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3 Benefits of Music Therapy for Children with Autism

Posted Jun 17 2013 3:16pm

dr-checklistI have a list of all time most popular inquiry call questions. Today we will be talking about number 2 on that list.

“My child has autism. How can music therapy help?”

This typically follows the all time most popular question of “What is music therapy?” With autism being such a common diagnosis, it is time to give a short and succinct answer. Here are my top three benefits for music therapy for children with autism.

1. Music Therapy helps to develop social skills.

The number one response to our intake question, “What are you hoping to have music therapy address?” is social skills. Through music therapy interventions, we engage our clients through music. They listen to it, respond to it, and even play it with us! We see multiple levels of social interaction through facilitating music with others. Everything from gazing in our direction to verbal conversations about the music making itself.

2. Music Therapy helps develop expression.

One of my favorite parts of our recital (who am I kidding.. the whole thing was my favorite) were the original and recreated songs that were performed. Our clients had the opportunity to express their thoughts, feelings, and personalities through the songs that they chose and wrote. Our clients who do not write songs are also able to express themselves through the manner in which they chose to make music (or not). What a wonderful, safe, and expressive avenue to communicate through!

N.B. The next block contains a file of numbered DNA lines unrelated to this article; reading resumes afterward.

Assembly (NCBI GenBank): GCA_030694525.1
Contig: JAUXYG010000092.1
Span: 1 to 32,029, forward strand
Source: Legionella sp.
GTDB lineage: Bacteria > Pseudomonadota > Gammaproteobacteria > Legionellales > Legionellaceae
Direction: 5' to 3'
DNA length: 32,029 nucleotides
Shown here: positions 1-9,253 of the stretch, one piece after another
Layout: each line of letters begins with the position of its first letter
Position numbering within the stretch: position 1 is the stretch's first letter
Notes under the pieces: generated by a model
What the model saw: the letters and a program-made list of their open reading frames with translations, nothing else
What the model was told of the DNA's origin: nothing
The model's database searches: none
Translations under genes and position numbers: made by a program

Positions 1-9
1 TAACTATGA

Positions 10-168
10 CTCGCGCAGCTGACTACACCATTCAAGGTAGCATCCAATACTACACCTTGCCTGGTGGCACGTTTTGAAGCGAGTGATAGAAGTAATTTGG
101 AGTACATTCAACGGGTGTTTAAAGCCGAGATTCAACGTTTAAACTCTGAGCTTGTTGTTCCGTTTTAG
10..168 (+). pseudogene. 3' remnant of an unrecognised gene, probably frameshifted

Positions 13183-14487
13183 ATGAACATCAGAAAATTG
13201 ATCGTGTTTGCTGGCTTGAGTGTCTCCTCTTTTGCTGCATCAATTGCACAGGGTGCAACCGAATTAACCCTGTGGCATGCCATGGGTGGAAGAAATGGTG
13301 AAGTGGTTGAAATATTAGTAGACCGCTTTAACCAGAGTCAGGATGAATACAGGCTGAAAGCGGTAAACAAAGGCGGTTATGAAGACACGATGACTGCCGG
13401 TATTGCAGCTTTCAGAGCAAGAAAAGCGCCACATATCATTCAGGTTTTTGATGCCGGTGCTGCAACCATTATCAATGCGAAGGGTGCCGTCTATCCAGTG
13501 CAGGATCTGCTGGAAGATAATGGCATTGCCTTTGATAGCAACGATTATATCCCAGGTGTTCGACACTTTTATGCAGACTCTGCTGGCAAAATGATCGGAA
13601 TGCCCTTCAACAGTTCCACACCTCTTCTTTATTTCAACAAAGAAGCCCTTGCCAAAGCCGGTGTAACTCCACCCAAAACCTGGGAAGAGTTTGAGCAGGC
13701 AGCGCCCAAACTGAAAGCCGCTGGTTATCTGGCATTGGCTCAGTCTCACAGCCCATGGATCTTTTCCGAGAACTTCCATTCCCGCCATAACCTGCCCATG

3. Assistance with anxiety.

A lot of our clients get a type of performance anxiety about their other therapies, performance in school, or their perception of their own differences. Music therapy provides the opportunity to be successful without pressure. Want to sing? Sing! Want to drum? Drum! Want to do nothing, turn the lights out, and sway to Moonlight Sonata? We can do that, too. By building confidence and addressing emotions and how to express them, we help many of our clients deal with anxiety that they feel outside of therapy, and help them to develop appropriate coping skills to handle those feelings.

Those are  my top 3! If you are a therapist, or perhaps a parent of someone who receives music therapy services, what are your top 3? Share them in the comments below!

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